I bet you a cup of coffee that you are reading this just before a meeting, or maybe just after. Another bet: You feel that there are too many meetings. A third: This gauntlet of meetings can make it tough — or impossible — to finish your work.
When Lucky Rodrigues drove by the storefront at 703 19th St. in Sacramento, he knew he had his work cut out for him. The two-story Victorian, constructed in 1900, according to Sacramento County assessor records, boasts something noticeable to anyone who’s been around the central city grid: space in front for a small convenience market.
Half of the rice grown in California goes to the U.S. and Canada; the other half is exported to Japan and 30 other countries, including South Korea, Taiwan and Jordan. Now China, the largest consumer of rice in the world, joins that group.
Real vacations are rare for Sacramento Republic FC public address announcer Jaime Coffee.
Juggling a full-time state job with side gigs in and outside Sacramento, the barrier-breaking Coffee works as a female announcer in a field dominated by men. Coffee’s crazy schedule comes at a cost: Vacations are usually of the working variety.
Comstock’s spoke with Laurel Brent-Bumb, CEO of the El Dorado County Chamber of Commerce, about efforts to make this largely rural region a desirable place to do business.
Doctors, real estate agents and hairdressers can keep their independent contractor status — but not truckers, commercial janitors, nail salon workers, physical therapists and “gig economy” workers.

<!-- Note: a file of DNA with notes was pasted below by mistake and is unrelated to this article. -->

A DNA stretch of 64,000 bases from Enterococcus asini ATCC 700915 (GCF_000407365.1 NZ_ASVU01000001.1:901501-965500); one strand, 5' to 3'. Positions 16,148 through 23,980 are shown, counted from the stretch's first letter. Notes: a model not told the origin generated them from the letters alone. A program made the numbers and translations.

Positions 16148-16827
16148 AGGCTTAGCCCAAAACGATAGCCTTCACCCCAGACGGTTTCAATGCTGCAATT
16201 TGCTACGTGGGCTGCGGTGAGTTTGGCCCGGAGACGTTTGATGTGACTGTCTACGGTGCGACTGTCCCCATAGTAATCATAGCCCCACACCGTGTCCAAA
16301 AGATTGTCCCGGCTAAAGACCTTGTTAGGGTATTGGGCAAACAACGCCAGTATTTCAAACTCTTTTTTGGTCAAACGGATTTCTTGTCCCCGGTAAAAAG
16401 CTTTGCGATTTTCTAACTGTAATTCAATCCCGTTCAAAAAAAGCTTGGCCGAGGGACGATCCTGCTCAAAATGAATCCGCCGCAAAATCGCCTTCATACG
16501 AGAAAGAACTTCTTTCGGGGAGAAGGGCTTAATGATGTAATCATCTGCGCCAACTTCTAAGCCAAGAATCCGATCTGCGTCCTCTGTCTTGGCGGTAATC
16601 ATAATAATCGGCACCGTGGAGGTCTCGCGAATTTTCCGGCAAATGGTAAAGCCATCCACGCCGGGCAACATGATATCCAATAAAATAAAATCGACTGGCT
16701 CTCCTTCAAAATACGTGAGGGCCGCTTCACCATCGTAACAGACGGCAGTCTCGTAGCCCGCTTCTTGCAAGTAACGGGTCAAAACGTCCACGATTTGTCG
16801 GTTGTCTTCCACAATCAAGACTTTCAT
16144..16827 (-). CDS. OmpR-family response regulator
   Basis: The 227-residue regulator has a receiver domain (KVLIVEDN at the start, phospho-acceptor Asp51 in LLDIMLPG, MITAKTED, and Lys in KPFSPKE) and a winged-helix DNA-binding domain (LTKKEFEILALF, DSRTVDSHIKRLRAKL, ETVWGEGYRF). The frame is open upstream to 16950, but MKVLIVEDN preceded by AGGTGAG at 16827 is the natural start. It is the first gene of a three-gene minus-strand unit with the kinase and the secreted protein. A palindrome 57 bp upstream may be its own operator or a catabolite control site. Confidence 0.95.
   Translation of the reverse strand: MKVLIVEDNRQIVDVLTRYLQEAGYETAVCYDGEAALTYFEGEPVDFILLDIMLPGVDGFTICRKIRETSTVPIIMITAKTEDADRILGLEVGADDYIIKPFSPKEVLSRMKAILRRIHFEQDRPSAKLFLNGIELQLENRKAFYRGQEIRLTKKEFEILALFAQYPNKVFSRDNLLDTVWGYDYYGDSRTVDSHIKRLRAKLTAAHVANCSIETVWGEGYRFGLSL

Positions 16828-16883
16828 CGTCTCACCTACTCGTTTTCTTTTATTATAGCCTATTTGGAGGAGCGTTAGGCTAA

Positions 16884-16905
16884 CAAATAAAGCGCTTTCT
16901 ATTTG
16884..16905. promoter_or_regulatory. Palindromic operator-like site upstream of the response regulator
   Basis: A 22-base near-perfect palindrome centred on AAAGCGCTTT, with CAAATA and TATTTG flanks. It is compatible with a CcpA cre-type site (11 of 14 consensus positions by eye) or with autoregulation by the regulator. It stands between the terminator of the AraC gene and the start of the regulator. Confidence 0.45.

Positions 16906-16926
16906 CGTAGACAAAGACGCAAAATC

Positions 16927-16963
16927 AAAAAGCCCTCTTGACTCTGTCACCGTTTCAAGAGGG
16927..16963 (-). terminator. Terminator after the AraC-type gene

With tens of thousands of undergrads applying each year for limited spots, California’s college systems have approved admission criteria for assessing incoming freshmen. While the strength of a student’s academic record is one of its top considerations, the University of California system has established 14 factors — both academic and nonacademic — for undergraduate admissions.
PairAnything, run by an eight-person team, won the $10,000 Food + Agriculture Sector Award at the 2019 Big Bang Business Competition at UC Davis.
Just a few months ago, California’s Democratic-controlled legislature seemed poised to pass the nation’s toughest restrictions on for-profit colleges. School owners publicly fretted that they’d have to shut down.
The idea of open-space offices has been with us since the start of the tech revolution. It seems we are under the mistaken belief that the early technology companies — such as Google, Wikipedia, eBay — were onto something when they tore down office walls, removed cubicles and allowed workers to float in a sea of open access. Teamwork became the goal.